Although there’s no military conscription, Ukrainian men aged between 18 and 60 are not allowed to leave the country and can be expected to join the army. The country has one of Europe’s largest militaries, with over 195,000 active-duty personnel, and another 900,000 reservists and 100,000 territorial defense forces. Many more people are joining the ranks, and President Volodymyr Zelesky encouraged civils to do so.

Locals claim that Ukrainian fighters have the ability to find motivation in large, family-based efforts. For Russian soldiers, who are far from home and whose relatives are out of harm’s way in Russia, the war can feel “impersonal,” argues seamstress Natalia Domashovets. “Every Ukrainian family is involved, and that’s why we are strong, and that is also why we will win,” she says, after finishing sewing the hem of a grenade vest.

Ukraine’s incredible determination in fighting its much larger and more powerful neighbor has stunned the world, a feat made more impressive given that 10 millionAccording to U.N., about one-fourth of Ukrainians have fled their homes in the month since war broke out. Unarmed civilians in areas of Russian occupation have covered themselves with the Ukrainian flag. faced offRussian troops in tanks But as Russia’s military fails to significantly advance, it has switched tactics to targeting civilians over military infrastructure, Ukraine’s government has warned. This led to many West Americans, including Washington accusing Russia of war crime.

Such atrocities are being documented by a new collective of around 120 women volunteers, called Dattalion, who take photos and videos from the war’s hotspots. Images are reviewed in-house, put in an open database, and given to various Ukrainian government departments and media. “We are primarily women, as men are fighting or doing more dangerous stuff,” says Dattalion’s founder, a former Ukrainian government official and businesswoman who fled Ukraine for a European Union country just over a week ago. TIME spoke with her on the condition that she keep her anonymity, as she is concerned about the safety of family members and team members still living in Ukraine.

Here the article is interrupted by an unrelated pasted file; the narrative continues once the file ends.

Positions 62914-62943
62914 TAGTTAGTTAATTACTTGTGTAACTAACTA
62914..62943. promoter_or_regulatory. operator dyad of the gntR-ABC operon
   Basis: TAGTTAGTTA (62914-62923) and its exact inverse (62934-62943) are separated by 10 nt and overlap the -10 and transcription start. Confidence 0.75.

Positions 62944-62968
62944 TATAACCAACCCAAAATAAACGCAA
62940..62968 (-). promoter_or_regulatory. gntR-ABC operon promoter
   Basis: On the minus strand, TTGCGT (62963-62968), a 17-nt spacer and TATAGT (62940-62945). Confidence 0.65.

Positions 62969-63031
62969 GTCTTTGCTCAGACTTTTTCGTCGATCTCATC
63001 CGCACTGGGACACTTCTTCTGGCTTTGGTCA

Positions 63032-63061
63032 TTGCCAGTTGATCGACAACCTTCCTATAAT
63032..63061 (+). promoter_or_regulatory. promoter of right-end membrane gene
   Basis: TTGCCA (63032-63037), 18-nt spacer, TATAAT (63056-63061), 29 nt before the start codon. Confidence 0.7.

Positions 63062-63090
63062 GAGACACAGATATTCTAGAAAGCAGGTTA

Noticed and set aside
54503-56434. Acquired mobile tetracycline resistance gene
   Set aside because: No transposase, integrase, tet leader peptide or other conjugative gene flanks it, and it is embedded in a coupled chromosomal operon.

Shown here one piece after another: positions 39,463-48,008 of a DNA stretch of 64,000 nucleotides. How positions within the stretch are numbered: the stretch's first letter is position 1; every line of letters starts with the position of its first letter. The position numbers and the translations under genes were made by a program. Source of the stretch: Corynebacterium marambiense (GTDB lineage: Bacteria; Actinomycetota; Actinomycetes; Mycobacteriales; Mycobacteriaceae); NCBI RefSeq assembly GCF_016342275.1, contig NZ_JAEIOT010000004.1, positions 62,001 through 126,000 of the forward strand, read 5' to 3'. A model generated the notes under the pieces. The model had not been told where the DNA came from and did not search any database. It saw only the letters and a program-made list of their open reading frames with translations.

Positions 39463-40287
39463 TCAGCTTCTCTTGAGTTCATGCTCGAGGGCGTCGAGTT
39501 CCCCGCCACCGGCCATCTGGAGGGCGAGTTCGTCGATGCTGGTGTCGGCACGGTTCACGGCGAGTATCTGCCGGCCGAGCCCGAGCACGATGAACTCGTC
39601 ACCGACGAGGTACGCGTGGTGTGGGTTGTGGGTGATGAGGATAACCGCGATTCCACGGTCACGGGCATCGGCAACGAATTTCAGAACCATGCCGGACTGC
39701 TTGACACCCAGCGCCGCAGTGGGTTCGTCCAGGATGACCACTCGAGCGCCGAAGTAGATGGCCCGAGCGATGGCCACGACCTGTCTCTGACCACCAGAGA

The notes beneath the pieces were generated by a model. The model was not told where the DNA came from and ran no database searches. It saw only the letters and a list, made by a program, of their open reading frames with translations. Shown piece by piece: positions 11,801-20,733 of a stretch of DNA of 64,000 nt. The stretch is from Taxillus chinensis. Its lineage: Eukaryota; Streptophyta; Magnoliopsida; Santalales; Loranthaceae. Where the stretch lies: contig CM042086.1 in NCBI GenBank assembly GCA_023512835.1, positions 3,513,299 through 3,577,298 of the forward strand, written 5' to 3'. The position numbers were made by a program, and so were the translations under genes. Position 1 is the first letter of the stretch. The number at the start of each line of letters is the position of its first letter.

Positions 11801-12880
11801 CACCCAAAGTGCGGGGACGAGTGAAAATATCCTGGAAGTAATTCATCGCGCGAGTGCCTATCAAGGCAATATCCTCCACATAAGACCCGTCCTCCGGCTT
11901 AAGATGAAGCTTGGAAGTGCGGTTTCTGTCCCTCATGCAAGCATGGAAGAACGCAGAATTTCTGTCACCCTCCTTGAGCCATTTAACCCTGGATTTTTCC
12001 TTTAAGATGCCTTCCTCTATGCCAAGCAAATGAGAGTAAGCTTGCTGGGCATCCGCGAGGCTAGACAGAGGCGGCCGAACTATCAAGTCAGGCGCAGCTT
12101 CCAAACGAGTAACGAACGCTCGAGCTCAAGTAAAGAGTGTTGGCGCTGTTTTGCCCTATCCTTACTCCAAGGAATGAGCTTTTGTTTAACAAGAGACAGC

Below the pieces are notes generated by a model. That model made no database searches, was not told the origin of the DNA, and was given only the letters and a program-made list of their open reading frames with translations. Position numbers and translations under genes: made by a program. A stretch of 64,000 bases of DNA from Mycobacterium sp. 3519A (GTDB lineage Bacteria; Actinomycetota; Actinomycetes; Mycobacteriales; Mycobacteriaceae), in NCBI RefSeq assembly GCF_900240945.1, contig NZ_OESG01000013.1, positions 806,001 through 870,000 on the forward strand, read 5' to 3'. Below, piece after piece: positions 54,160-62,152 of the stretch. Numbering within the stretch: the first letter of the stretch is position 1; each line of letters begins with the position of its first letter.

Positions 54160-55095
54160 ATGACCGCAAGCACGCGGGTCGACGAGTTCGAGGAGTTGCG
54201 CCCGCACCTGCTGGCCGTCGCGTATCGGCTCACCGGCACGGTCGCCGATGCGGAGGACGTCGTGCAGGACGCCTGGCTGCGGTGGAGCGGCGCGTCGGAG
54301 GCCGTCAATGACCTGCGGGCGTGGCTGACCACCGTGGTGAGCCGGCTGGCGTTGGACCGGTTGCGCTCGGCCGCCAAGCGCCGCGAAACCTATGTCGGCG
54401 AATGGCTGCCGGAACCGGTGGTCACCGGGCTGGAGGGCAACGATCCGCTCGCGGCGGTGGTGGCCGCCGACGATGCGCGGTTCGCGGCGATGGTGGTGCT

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Ukraine has seen women use their smartphone to record executions, air raid shelter bombings and even children getting their legs amputated. “I always knew how strong Ukrainian women were, but this has now been confirmed a thousand times over,” she says. Dattalion’s inception date of February 27th has seen around 1200 videos verified. They have been downloaded upwards to 7000 times per day.

Volunteer nurses and doctors provide care upstairs for children and women at Lviv’s railway station, March 9. Recent arrivals of women slept on an assortment of mattress on the floor, and they settled down to rest for the night. The baby was six days old when the Russian missiles bombarded Kharkiv in eastern Ukraine. The fact that they fled with very little is evident in the neat piles of baby food and diapers donated by others. Below, young women hug and kiss their partners as they depart on trains that move closer to the front.

Natalia Koltarevska (55-year-old Odesa woman who is a laboratory technician at a maternity clinic) watches them. She is at the station preparing to return home to the Black Sea city after taking her two small grandchildren to the protection of the high hills of Ukraine’s Carpathian Mountains.

“We are all suffering psychologically but I must go back,” she says, adding that she now works for free, handing over her monthly salary to the Ukrainian army. “Babies will not stop being born. It is important to continue. Together we can overcome this.”

Natalie Keyssar of TIMESoldiers said goodbye to their partners at Lviv’s train station, before they headed to the front lines in March 8